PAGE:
India has the oldest government blindness control programme in the world, and till a few years back, cataract surgeries were the primary focus of the National Programme for Control of Blindness and Visual Impairment (NPCBVI).
The fact that cataract surgeries top the list of procedures under the newly launched Pradhan Mantri Jan Arogya Yojana (PMJAY) highlights the unmet need for cataract surgeries in India despite a government programme doing it for free since 1976.
In 2017-18 alone, 15,91,977 surgeries were performed under NBCPVI. Between September 23 —- when PMJAY was launched as the tertiary care arm of Ayushman Bharat under which 10.74 crore families will be provided annual health cover of Rs 5 lakh —- and November 24, 6,900 claims were submitted for cataract surgeries. Under PMJAY, Rs 6,500-10,500 is paid for the surgery. Under NPCB, the surgery is free.
Cataract refers to clouding of the lens of the eye causing gradual loss of vision. It is common in old age but can also be triggered by injuries to the eye. Diabetes, of which India has a very high burden (approximately 6.92 crore), is also known to hasten cataract formation.
There are an estimated 12 million (1.2 crore) blind people in India. According to government data, 62.6% of all blindness in India is a result of cataract, which means that it is reversible with timely surgery. A 2008 article in the Indian Journal of Ophthalmology predicted: “…in 2001, there were 7.75 million individuals whose blindness could be attributed to cataract and this would increase to 8.25 million by 2020. There is an increase in the total number of cataract blind in the age group above 70 years, over the period 2001-2020 as against a decrease in the other age groups. By 2020, the prevalence of cataract blindness in the population aged 70+ will be four times higher than the prevalence of cataract blindness in other age groups, while the population in this age bracket increases by 108% over the period 2001-2020.”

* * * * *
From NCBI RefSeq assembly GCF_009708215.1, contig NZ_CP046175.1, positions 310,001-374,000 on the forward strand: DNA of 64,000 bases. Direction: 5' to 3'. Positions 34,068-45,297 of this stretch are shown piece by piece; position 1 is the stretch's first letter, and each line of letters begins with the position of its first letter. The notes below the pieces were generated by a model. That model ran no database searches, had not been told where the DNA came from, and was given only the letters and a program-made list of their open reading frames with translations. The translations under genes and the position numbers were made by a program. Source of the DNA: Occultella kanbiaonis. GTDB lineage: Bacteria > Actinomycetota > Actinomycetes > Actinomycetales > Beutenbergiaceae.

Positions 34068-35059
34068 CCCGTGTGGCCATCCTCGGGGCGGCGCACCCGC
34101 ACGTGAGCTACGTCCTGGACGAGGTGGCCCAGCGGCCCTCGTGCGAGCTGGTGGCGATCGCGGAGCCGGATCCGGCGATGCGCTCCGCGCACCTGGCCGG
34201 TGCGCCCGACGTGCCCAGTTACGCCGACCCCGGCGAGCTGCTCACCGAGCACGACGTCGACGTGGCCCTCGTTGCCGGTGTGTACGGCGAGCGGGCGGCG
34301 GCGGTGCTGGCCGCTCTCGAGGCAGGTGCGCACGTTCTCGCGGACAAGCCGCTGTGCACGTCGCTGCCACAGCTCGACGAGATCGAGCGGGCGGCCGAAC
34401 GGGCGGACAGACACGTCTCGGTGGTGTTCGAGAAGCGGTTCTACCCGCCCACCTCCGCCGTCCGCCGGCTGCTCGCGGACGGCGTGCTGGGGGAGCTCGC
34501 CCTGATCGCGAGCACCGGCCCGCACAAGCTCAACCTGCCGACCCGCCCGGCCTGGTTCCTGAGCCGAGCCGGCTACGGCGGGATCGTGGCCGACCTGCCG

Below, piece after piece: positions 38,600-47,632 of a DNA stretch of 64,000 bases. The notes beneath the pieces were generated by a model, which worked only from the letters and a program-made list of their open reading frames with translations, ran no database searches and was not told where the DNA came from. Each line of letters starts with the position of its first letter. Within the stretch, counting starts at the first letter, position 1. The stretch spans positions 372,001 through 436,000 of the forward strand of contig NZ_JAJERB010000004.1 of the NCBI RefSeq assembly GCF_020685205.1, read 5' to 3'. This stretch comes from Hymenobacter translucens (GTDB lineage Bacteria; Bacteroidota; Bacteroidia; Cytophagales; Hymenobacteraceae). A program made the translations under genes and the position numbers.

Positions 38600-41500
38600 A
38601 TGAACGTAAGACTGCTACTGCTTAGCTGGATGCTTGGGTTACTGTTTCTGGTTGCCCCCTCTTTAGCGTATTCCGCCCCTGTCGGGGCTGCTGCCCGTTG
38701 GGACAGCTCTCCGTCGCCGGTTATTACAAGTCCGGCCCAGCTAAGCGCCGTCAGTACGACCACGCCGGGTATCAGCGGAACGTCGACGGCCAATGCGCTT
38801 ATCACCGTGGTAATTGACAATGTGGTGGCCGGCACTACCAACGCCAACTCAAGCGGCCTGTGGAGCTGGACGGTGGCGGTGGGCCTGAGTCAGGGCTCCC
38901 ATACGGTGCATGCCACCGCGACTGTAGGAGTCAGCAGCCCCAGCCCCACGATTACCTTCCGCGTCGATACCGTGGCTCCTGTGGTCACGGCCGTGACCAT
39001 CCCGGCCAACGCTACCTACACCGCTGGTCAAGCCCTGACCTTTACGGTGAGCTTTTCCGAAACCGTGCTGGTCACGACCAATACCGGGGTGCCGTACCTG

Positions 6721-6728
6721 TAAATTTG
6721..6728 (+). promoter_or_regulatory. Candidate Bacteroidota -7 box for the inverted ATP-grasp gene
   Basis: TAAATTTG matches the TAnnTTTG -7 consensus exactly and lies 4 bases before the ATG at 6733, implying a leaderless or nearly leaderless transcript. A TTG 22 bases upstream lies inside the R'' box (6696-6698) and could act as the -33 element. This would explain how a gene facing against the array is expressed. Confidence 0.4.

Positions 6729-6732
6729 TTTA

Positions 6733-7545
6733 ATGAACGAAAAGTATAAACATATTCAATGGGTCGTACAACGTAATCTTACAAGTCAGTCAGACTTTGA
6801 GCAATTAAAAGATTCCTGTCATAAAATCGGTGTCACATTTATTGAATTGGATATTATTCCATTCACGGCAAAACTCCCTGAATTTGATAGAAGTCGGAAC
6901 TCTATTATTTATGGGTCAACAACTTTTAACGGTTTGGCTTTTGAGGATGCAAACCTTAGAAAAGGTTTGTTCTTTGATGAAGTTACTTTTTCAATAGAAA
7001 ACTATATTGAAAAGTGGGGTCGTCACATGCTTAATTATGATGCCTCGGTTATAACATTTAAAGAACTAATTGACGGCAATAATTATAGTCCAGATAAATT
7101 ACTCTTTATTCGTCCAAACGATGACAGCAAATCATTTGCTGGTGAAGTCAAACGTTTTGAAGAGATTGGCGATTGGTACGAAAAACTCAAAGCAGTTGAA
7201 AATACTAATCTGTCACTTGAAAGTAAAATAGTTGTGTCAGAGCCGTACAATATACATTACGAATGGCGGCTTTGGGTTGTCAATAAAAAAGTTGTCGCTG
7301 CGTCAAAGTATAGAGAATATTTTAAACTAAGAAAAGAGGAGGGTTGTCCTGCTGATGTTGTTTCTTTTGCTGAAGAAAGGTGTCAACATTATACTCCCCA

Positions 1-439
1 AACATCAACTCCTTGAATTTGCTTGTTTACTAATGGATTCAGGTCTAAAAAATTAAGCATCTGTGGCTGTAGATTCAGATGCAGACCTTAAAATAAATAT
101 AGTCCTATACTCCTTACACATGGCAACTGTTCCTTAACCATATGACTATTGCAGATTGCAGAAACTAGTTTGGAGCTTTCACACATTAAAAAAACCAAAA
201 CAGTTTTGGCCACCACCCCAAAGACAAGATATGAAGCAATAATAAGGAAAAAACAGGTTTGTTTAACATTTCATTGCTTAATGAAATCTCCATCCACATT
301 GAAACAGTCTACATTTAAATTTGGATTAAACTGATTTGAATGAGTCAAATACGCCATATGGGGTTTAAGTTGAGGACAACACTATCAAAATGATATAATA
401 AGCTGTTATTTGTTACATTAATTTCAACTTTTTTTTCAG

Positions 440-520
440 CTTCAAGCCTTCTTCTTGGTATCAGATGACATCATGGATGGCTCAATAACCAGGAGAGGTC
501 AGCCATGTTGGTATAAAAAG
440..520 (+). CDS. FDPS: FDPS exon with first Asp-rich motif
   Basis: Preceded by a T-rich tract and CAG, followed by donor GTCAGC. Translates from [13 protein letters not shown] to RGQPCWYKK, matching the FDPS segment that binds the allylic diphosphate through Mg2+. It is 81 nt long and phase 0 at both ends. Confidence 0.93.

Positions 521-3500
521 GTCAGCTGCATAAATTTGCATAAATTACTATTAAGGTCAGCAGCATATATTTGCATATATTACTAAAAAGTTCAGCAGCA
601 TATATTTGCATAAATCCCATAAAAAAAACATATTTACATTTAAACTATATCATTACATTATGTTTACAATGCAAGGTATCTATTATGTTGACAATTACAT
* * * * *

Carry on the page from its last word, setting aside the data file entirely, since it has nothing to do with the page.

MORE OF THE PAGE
Data also shows that women whose health is less of a family priority often miss out on the surgery, as do the poor who cannot afford it. The fact that PMJAY currently has more private hospitals enrolled than government ones means that many of these people can now get the surgery done in the private sector.
India has a current cataract surgery rate (CSR) of 5,000 —- on the higher side of the range of 3,000-6,000 that World Health Organisation calls ideal. CSR is defined as Total number of cataract surgeries performed / Total population x 1,000,000.
However, there are wide disparities. For example, in Kannauj district of Uttar Pradesh, the cataract surgery coverage (proportion of individuals with operable cataract who manage to get the surgery) is 47.1% while that in Gujarat’s Kheda is 93.2%. Overall, cataract surgery coverage in India still remains below par at 75%.